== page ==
I am a 50-something European woman doing what I once thought wasn't possible: finding happiness after infertility. While it's been a long, difficult and emotional journey (10 unsuccessful IVF treatments), each day I take another step down the path toward a fulfilling new life. This is my story of reinvention.
I will be happy to hear from you: klara.soncek (@ ) gmail.com
I went to a shopping centre when somebody called my name and greeted me very warmly. It was my neighbour, fifteen years older then me, she is a cleaning lady there. I don't know her well, so I didn't know where she worked.
We started to chat and somewhere in the middle of conversation I asked her how are her granddaughters. When we moved in - fifteen years ago - I saw her very often with two little girls so I assumed they were her granddaughters.
When I asked her, her eyes became wet and told me that she didn't have any children because she couldn't have them. The girls are her husband's niece's daughters.
I apologized to her for my question. I added that I also couldn't have children.
It was as if she had been waiting all life for someone who would understand her pain, so she started to tell me all the story.
I was sad for her pain. You see, it was even much harder for her to survive the infertility as for me. In her times, most of women had children much younger which means it was more likely that they could have them. And she suffered infertility without being able to connect on internet with women who would understand her.
She told me that the two little girls loved them so much when they were little. They were always buying them the most expensive gifts, whatever they wished for. Now they are teenagers so they never come. Except when the uncle and aunt invite them for a shopping trip.
It is another confirmation for me that I want to remain auntie who never buys material things. I am auntie who takes kids for fun activities. My latest activity with them is inviting them twice per month to my home to learn German. Main tool of learning: watching cartoons in German & listening to songs on youtube. I enjoy it a lot.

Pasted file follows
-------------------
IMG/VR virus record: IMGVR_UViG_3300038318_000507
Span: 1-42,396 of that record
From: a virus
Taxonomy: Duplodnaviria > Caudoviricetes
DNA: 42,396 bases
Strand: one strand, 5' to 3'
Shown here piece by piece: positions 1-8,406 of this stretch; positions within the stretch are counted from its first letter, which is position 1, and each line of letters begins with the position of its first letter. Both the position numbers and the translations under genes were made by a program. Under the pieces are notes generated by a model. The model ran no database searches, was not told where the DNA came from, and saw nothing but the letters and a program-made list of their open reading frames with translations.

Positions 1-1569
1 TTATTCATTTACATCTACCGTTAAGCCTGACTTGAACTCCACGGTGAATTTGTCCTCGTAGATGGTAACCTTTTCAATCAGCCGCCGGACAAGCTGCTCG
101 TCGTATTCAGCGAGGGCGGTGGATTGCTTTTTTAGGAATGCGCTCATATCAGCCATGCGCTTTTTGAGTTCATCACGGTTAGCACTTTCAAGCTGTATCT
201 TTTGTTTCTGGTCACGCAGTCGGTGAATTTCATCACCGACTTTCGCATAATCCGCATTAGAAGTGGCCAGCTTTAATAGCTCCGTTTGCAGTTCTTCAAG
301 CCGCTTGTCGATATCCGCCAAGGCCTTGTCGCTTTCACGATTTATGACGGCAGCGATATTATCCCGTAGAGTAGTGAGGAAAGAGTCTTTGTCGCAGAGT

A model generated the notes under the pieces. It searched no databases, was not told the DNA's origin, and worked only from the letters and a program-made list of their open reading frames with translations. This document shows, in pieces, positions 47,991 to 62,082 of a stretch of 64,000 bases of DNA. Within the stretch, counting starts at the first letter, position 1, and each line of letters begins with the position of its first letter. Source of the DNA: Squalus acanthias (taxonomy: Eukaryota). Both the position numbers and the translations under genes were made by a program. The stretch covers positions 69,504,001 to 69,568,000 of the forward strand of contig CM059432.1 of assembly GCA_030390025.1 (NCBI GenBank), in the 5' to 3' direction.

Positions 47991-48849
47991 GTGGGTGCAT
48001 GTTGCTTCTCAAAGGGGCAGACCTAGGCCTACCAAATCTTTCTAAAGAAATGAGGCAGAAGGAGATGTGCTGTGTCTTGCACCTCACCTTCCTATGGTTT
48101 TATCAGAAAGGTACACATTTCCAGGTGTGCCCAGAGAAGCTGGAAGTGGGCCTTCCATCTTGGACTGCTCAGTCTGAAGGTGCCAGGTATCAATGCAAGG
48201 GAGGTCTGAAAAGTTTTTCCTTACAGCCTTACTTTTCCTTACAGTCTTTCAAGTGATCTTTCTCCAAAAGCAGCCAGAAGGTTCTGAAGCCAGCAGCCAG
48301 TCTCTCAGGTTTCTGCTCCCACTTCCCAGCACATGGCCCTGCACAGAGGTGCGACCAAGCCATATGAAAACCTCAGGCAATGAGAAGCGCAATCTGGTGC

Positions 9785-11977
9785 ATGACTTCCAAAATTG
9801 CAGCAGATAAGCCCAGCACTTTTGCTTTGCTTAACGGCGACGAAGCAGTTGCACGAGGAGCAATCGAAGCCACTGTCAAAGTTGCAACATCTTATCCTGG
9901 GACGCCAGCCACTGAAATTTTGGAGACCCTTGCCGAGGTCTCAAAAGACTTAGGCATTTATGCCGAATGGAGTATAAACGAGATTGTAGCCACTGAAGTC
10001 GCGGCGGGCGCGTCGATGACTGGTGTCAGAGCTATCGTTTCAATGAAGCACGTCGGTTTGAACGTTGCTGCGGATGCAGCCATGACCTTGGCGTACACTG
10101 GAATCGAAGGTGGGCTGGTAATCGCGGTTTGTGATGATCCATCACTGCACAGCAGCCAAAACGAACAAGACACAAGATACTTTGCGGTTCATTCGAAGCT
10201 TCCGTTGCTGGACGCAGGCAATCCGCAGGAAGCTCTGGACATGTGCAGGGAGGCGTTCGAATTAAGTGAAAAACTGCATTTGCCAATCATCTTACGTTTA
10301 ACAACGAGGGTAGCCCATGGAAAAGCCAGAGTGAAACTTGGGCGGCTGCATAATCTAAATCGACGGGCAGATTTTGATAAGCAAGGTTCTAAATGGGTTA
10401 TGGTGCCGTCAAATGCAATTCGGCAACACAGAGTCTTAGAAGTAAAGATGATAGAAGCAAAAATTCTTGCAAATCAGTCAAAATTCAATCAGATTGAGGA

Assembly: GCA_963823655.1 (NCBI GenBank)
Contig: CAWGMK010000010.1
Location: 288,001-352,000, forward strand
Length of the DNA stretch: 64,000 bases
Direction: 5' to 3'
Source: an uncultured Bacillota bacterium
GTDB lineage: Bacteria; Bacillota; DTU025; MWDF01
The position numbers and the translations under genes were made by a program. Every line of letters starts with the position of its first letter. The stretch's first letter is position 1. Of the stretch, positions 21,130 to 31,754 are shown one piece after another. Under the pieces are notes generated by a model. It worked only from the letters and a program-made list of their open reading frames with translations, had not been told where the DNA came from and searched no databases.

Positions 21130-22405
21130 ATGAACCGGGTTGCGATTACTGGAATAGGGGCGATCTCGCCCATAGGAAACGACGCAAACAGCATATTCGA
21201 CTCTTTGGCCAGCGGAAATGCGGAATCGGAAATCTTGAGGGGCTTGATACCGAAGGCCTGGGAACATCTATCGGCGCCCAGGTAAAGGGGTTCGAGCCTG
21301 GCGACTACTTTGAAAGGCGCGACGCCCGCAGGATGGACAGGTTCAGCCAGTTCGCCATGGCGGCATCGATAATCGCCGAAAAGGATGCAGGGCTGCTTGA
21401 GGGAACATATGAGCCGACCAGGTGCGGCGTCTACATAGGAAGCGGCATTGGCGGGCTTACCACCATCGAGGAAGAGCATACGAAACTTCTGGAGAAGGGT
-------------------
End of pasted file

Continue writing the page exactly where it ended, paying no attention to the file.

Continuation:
I wish I would be able to watch Mr Rogers when I was a little girl. I could learn so much!
Do watch 6-minute-video "It's you I like". I like how respectful and kind he talks to the child. And I love the conclusion: "We have to discover our own ways of doing things when we are feeling blue."
So very true!
A friend of mine told me a story about her coworker. I don't know her, but I know her husband since we went to the same school. They have been trying to have a child for years, without any success. Now they are having IVF and he gave her an ultimatum: if it doesn't work, he wants a divorce.
I don't know this girl, but I feel so sorry for her. I am sorry that she is struggling with infertility. I am sorry that she married someone who is handsome on outside but has black cruel soul. And I am sorry that she has a friend who is not a friend at all - she told this very personal humiliating information to her and she told few others who told the rest.
I hope she heals and that one day she finds the love of her life. Since that man for sure isn't.
I am good. Just extremely busy with everything regarding our new house. When we were shopping this week we saw this quote in the shop. So beautiful. Both me and my husband are looking forward to live in our little brand new home by Christmas.
Good thing with being busy is that I (almost) don't have for any thoughts regarding infertility. When something happens, it still hurts. But I am able to brush everything off me very soon since I don't have time to be stuck in negative thoughts. There is way much work to be done.
There is a neighbour (married, two young kids). We have known each other for ten years. He needed a favour from me, so I gave him my contact. He was looking in disbelief saying: "You have the same surname as X??" (X=naming the name of my husband)
I replied: "Of course.".
And he asked in even greater disbelief: "Are you married??"
I replied: "Of course.".
Silly stupid idiot. And he is not the first one that asked me this.
People just know that only people who want to have children get married.
And people just make the assumption - if you don't have children, you aren't married.
His question hurt for few minutes. But then I just concluded that idiots like him don't deserve my attention, so I just decided to push him out of my mind. (I wasn't that successful, the remark stayed for me for few days).
Then there is a kind coworker, my age, mother of two young children born in 5th IVF attempt. We went to lunch together, just the two of us. And we talked about everything, also about our infertility stories, for the very first time. After listening to my story she commented: "I can't even imagine what you had to go through."
Her comment touched my heart. She knew that the darkest time of infertility comes when one has to give up hopes and dreams of having a child.
I am glad that she didn't have to give up her dreams. She really is a lovely person.